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John Norquist talks streets and St. Louis

This article first appeared in the St. Louis Beacon, Nov. 30, 2012 - “You’re a river town,” John Norquist, president and CEO of the Congress for the New Urbanism reminded attendees of his lecture Thursday night at Washington University. “[The city] should be a place where you can interact with the river."

His talk, "Rethinking Our Streets: The Value of Flexible Street Design," anticipates two large transportation projects that have the potential to affect St. Louis in a lasting way.

City to River, a volunteer citizens group, is proposing that with I-70 being rerouted toward the new Mississippi bridge, the portion of I-70 from the Poplar Street Bridge to Cass Avenue is redundant and should be replaced by a boulevard. Such an action, the group says, would reconnect St. Louis' downtown with the city's beloved monument: the Arch.

The second proposal, South County Connector, seeks to alleviate traffic congestion and provide a more direct link between South St. Louis County and Mid-County.

Norquist was introduced by alderman Scott Ogilvie of St. Louis’ 24th ward, who has introduced a board resolution backing the removal of I-70. He emphasized the importance of livable communities over merely drivable ones.

According to Ogilvie, 2005 was the first year in a hundred years that Americans' driving declined. Since then, people have driven 9 percent less, he said, a fact met with loud approval from a packed Steinberg auditorium.

Ogilvie noted that Portland, San Francisco, Manhattan and Milwaukee have all successfully removed freeways within their boundaries.

“If they can do it, St. Louis can do it,” Ogilvy said.

Norquist, the mayor of Milwaukee from 1988-2004, oversaw the removal of Milwaukee's Park East Freeway. He now heads the Congress of New Urbanism, an organization of approximately 2,500 designers, architects and planners striving toward a return to urban form.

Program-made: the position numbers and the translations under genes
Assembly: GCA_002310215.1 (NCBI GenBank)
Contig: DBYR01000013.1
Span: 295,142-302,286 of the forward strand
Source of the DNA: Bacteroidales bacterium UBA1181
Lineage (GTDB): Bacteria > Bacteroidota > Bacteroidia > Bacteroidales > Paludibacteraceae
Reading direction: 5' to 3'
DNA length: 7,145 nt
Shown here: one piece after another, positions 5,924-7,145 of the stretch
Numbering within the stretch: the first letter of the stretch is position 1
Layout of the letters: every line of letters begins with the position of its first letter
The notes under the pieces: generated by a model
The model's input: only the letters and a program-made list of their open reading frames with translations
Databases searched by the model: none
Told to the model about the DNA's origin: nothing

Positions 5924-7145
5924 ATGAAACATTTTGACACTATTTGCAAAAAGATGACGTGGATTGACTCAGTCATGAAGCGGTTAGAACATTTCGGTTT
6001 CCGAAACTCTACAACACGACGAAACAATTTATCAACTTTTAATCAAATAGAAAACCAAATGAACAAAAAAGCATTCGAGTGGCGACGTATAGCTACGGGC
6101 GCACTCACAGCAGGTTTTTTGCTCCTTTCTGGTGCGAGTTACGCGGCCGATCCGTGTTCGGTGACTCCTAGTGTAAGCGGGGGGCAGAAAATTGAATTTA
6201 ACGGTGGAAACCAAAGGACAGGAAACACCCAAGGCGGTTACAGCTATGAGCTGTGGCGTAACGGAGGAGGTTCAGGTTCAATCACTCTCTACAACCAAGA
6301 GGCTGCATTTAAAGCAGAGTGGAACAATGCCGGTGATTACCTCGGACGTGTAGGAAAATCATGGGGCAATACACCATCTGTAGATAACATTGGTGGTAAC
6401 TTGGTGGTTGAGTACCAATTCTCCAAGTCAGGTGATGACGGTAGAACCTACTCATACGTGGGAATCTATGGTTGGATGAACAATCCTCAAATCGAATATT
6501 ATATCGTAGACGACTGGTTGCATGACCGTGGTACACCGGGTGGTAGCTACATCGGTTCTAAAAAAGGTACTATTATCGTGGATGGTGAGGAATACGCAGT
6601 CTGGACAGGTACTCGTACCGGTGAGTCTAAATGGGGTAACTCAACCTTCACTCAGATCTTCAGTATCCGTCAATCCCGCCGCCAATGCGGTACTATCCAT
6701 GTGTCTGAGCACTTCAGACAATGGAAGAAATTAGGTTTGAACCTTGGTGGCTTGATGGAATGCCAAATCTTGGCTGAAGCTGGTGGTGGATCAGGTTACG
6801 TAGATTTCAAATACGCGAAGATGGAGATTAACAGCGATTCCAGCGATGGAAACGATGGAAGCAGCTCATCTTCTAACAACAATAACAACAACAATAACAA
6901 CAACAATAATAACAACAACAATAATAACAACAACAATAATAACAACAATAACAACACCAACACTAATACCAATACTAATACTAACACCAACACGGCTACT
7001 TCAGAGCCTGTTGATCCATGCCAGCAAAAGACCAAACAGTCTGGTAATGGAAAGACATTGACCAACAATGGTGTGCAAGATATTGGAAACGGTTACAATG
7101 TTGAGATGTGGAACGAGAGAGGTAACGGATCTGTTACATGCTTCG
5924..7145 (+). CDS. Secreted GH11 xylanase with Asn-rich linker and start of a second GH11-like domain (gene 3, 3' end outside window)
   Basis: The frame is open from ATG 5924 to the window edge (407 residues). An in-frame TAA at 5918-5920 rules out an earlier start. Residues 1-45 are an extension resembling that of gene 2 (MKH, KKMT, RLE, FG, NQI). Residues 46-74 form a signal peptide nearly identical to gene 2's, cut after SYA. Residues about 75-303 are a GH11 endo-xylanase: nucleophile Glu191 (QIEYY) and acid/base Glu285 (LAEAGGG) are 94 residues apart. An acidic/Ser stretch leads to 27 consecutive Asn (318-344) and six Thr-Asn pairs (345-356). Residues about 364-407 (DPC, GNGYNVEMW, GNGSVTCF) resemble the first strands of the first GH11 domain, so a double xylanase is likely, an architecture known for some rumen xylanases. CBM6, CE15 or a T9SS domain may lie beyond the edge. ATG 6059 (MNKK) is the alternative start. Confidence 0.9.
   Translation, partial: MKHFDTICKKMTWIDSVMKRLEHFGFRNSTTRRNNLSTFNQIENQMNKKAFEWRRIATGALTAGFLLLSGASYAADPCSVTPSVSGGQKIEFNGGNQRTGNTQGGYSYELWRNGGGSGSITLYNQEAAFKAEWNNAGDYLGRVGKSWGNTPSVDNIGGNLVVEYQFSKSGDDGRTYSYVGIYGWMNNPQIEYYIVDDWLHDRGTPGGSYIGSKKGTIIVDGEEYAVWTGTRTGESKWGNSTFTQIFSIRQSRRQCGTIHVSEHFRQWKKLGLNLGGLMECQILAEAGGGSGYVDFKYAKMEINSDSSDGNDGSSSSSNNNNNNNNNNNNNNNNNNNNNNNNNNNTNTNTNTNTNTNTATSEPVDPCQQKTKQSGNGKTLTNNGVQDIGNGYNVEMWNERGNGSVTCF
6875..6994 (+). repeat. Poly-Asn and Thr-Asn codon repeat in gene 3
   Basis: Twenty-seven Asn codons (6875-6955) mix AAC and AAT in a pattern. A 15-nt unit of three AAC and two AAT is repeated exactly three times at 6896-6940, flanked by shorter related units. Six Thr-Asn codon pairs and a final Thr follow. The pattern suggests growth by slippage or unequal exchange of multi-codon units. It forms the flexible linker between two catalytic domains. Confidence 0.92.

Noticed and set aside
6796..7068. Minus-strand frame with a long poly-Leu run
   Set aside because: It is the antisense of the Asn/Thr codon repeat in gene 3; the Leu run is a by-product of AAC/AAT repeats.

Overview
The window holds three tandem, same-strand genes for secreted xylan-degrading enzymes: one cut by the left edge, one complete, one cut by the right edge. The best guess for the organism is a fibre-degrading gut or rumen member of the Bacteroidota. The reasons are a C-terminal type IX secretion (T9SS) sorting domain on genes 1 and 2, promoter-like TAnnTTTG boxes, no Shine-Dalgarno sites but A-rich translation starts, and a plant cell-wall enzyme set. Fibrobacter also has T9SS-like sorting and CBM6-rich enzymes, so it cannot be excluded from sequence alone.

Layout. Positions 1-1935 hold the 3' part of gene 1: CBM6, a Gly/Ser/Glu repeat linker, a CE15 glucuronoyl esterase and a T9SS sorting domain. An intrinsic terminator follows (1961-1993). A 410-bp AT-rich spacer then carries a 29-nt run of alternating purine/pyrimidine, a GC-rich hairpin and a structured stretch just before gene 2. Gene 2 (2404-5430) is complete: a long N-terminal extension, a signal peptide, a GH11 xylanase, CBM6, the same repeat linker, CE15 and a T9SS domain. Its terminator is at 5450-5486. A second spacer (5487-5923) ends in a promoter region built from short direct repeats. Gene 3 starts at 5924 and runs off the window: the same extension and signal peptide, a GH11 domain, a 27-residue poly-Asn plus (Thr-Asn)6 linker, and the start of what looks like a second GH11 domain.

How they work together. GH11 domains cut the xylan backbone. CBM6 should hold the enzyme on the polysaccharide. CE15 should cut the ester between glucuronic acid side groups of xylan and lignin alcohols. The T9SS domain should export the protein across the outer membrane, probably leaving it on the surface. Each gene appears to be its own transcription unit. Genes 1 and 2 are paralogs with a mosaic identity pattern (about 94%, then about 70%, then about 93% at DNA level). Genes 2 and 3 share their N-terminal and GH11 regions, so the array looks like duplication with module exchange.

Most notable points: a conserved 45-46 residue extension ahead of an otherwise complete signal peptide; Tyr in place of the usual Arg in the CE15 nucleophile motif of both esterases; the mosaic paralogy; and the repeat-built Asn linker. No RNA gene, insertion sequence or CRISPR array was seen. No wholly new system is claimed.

For thousands of years, Norquist said, streets served movement, market and social purposes. But in the past 60 years in the United States, with the proliferation of highways, movement has dwarfed potential for commercial and communal functions. 

He goal is to reframe congestion, which is traditionally associated with traffic and a lack of efficiency. Congestion, he said, is a symptom of success. Norquist pointed to Chicago’s Wicker Park, Toronto’s Chinatown and New York’s Manhattan, arguing that, in an urban context, congestion means people want to be there.

City to River pushing for change

Anticipating potential fears about highway removal, Norquist dismissed concerns of increased traffic: It will distribute itself into the grid, he said.

In St. Louis, expanding highway capacity has actually undermined economic viability of the city, Norquist said. In some cases, communities with complex histories were sliced into pieces or simply erased, he explained.

Norquist contrasted what he considers an outdated approach of utopian and sprawl-based ideologies with a shifting national and generational mood toward density and livability.

With a broad presentation, questions focused on specificities. One attendee asked how to deal with the realities of fragmented bureaucracies and conflicting interests: How do you make something like highway removal actually happen?

Norquist advised getting property owners downtown on board and ensuring that the reconnection to the Arch becomes a public conversation. But in the end, at least in his experience in Milwaukee, all of that was enough only in an oblique way — it gave him momentum to strike a backroom deal with then-Wisconsin Gov. Tommy Thompson.

Jennifer Allen of Trailnet urged people to stay involved and take a look at the Environmental Impact Statement for the South County Connector when it will be released in January. The sentiment of staying informed and reaching out to one's alderman was echoed frequently.

Indeed, Alex Ihnen, who runs the urban blog nextSTL and who is the Chair of City to River, said that right now groups have to fight simply to have a conversation.

"What kind of city do we want to be?"

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